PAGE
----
Step 3. Zoom in on a bright future: If you need help with any of the tasks or topics you are trying to accomplish or learn, you may request to speak with a Financial Fitness ADVISOR free of charge for up to 30 days.

The Financial Fitness Challenge is also open to friends and family members!

Take the Financial Fitness Challenge today.

Visit ETF's website for more information.

Stay connected! Follow ETF on Twitter and use #FinancialLiteracy to learn more about taking control and improving your financial health and wellness.

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New Technology Puts SWIB at Industry Forefront

The State of Wisconsin Investment Board has long been considered a public pension fund leader for its strong management of the Wisconsin Retirement System trust funds. SWIB is once again leading the way among public pension funds by implementing new technology that supports a move toward in-house investment management across multiple investment strategies.

BNY Mellon, a global leader in investment management and investment services, and its Eagle Investment Systems affiliate are supporting SWIB's investment and data management needs through the implementation of BNY Mellon's OnCore technology. The system, which is part of SWIB's larger implementation of a new portfolio management system, gives SWIB the support it needs to manage risk and performance across multiple asset classes by giving detailed analysis on how different risks interact with each other. The investment information on risk and performance generated daily will help SWIB better manage investment strategies--particularly those managed internally. In an effort to generate solid returns and keep costs low, SWIB has moved from managing 21% of our assets internally in 2007 to 65% of $104 billion in total assets today. Implementing the new technology provides critical support to SWIB's internal management efforts.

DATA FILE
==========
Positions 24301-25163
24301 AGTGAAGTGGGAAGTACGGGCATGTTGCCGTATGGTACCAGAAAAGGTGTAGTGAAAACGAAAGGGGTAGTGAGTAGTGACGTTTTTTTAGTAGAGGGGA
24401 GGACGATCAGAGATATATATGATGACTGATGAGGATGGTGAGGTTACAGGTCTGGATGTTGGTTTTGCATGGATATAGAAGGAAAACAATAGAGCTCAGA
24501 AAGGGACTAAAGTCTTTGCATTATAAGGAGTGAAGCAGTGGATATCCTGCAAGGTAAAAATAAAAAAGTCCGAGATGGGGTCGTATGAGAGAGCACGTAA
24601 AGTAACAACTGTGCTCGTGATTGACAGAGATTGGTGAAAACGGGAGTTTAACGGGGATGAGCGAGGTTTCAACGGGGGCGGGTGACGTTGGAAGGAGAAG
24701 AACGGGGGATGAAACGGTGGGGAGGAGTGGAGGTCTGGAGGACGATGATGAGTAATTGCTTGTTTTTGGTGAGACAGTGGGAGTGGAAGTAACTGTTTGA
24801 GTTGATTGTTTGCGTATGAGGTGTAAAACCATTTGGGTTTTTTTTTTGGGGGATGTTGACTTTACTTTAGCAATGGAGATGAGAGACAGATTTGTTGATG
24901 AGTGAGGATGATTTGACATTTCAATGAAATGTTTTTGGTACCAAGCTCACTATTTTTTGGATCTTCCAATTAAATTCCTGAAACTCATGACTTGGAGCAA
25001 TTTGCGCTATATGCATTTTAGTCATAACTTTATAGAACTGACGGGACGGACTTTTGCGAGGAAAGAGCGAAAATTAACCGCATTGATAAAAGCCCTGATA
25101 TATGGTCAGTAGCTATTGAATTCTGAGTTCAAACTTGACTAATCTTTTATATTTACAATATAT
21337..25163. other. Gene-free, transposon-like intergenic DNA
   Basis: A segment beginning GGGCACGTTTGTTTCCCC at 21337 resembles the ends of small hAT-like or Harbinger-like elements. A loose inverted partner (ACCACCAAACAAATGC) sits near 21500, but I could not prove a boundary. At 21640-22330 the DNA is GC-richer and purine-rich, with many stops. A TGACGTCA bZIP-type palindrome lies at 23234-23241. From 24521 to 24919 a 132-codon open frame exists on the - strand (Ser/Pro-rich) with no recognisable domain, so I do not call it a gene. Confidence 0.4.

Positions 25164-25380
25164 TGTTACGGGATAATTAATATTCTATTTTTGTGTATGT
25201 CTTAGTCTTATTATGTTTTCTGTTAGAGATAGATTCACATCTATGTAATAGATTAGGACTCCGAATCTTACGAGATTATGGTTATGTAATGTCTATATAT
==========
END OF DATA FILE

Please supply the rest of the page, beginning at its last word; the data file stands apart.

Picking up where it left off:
Although some parts of SWIB's new technology system are being used by other public pension funds, it is the comprehensive program integrating data and technology that puts SWIB at the industry forefront. Only a few of the largest money managers in the country have implemented a program of this magnitude.

As a result of the new technology, SWIB is moving toward managing the complete set of investment information as a strategic asset. That will allow SWIB to implement more innovative strategies that ultimately will benefit WRS members.

"New technology is essential for managing the sophisticated investment strategies we are implementing and for managing risk at a more nuanced level than it has ever been before," SWIB Executive Director Michael Williamson said. "We are moving from siloed investment technology to an asset class and risk aggregated model. Because of the unique design of Wisconsin's public pension system, which shares risk and reward with its participants, managing risk is an essential part of our strategy."

Since 1991, BNY Mellon and Eagle have provided SWIB with a wide range of investment and integrated data management services and they continue to be a strategic partner.

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Managing Risk More Important Than Ever

Most people think that the key focus at the State of Wisconsin Investment Board is to "make money". However, equally important is managing risk -- and that means focusing on the aspects of investing that can be controlled. A solid understanding of risk in its different forms allows SWIB to better understand opportunities, trade-offs and costs involved with different investment approaches, and increases the chances that we will make money.